brene brown quoteThe biggest indicator of happiness is social connection. That’s what Shawn Achor told me last week. Me and 599 other people. I wrote that down in the dark and looked back on my scribbled notes a few days later. Connection and happiness – linked. Who knew?

Its odd to think that the in the career I’ve chosen most of what can come out of my mouth is usually kept for writing. Policy reports, research documents, lecture material, freelance writing. The energy it takes to extract a conversation I’ve had with myself from my head and place it on to a file in front of me is both exhausting and exhilarating all at once.

The bonus is I get to chat with myself. I usually agree back.

The National Mental Health Commission are hosting a contributing life conversation project until August 11. In the world of mental health and mental well-being we often push people to check in with each other on certain days of the year but we don’t suggest what actually extends beyond those initial awkward interchanges. When we ask who is coping OK what really happens in that space? If they say they aren’t travelling well, do we encourage them to keep going forward, do we share our own moments in life where its gotten a little hard or do we turn our backs for fear of the unknown. For fear of looking vulnerable.

I learnt from being in that space with 599 other people that sitting down next to someone and just saying hi wasn’t enough to start off a new connection, you had to ask the questions that created some meaningful chatter…. ‘what are you passionate about?’, ‘what talk was most interesting to you’ and then the big one, following up with a ‘why’ (and hanging around to listen to it).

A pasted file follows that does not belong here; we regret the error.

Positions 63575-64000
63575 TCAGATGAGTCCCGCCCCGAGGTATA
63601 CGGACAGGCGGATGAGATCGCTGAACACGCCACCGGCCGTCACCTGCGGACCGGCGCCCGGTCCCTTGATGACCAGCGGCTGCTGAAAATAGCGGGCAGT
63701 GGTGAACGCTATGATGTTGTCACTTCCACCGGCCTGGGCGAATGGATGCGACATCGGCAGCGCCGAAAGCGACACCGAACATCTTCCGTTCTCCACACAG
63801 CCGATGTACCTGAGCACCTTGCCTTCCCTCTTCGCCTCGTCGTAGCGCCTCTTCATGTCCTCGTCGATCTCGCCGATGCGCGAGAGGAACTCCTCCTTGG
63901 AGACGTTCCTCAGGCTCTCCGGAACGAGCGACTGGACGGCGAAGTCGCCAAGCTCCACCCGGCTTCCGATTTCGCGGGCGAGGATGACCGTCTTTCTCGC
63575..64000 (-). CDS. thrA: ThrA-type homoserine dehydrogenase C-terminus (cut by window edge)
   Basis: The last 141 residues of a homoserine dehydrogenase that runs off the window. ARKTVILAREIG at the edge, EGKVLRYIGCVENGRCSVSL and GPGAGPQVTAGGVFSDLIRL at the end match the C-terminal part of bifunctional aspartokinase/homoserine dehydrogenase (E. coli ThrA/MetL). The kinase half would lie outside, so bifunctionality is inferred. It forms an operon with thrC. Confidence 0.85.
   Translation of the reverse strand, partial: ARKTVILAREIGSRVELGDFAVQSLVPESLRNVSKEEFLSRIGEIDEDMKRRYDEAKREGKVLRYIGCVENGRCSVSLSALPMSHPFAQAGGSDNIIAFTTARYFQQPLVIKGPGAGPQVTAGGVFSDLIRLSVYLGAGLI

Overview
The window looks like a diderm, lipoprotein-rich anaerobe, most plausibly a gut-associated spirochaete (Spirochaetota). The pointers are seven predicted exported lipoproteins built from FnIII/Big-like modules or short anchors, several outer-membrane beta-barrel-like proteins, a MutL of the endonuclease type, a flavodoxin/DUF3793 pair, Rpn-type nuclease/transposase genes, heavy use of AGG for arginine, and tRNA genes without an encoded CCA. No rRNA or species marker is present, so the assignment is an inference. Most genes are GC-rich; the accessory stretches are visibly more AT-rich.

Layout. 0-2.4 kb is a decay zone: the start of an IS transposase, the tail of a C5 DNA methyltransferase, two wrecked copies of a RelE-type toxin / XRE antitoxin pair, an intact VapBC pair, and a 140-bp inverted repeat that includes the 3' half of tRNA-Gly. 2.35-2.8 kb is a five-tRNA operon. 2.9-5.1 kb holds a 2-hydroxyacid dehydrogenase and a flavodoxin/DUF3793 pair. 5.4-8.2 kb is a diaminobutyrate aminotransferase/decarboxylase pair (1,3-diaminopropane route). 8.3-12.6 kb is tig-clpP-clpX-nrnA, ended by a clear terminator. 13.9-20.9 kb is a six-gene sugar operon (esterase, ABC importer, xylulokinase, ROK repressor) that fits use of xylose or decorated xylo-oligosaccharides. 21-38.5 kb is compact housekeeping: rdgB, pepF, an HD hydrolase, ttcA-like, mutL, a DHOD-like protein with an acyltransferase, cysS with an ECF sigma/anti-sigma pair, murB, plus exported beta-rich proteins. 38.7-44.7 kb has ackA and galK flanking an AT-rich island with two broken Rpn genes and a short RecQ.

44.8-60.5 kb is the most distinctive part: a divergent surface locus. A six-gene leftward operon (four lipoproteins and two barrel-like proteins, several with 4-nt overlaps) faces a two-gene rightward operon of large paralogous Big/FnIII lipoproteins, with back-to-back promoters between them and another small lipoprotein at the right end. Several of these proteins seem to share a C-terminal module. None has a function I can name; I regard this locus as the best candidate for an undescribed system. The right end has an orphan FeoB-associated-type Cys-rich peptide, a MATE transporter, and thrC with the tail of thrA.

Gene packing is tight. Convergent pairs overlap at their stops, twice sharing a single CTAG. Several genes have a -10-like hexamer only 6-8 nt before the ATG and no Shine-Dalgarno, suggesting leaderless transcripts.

We don’t have to be in a conference room, a lecture hall or a meeting for meaningful conversation to be had. The simple questions that we can ask people who are socially isolated, who look like today isn’t going so well for them might provide the chance for someone else to feel connected, to feel heard and to feel listened to.

A chance for both the asker and the receiver to live meaningfully; in that moment.

A conversation can create the space for sharing what we aren’t coping with and at the same time can create a sense of connection that’s useful for everyone. That’s what I know about conversations.

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Join the conversation! 4 Comments

  1. I wonder whether our model for ‘helping’ hasn’t been too much talking ‘to’, and too much asking ‘why’ and less of saying ‘hell yeh, I relate…..there was time when….” I am not a social worker, psychologist, or anyone with a relevant background, but I humanly feel that exposing our own vulnerabilities (as Brene Brown does) feels like it can really help people who are so scared of being vulnerable (and have no room to hide). It comes down to the fact that we do not make ourselves stronger by thinking of others as weaker – people are helped to be strong by realising that others have been weak and can be strong.

  2. I’m a talker, but I’m not a *talker*. I’ve never been one of those girls who sits down with her besties & talks about life or crushes etc. I’ll listen, but I rarely contribute- not about anything that’s really important. Anyways, have linked up.

  3. I can’t help but continue to notice the difference between ‘real life’ conversation and ‘online’ conversation. Do you think social media ‘conversations’ count, Sarah? I’m thinking no… the more we talk on here the less we seem to listen. I worry that our kids won’t actually know the difference… x

    • You know what I was having this chat with my sister the other day about how the smaller the technology gets the less interacted becomes a ‘shared’ experience. How we lose the art of talking when the technology gets in the way. I spend less and less time connecting with people who are just waiting for the online chat to finish in order for them to get there thought in. There is a very bossy mentality that makes me anxious.


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Mental health, What I know about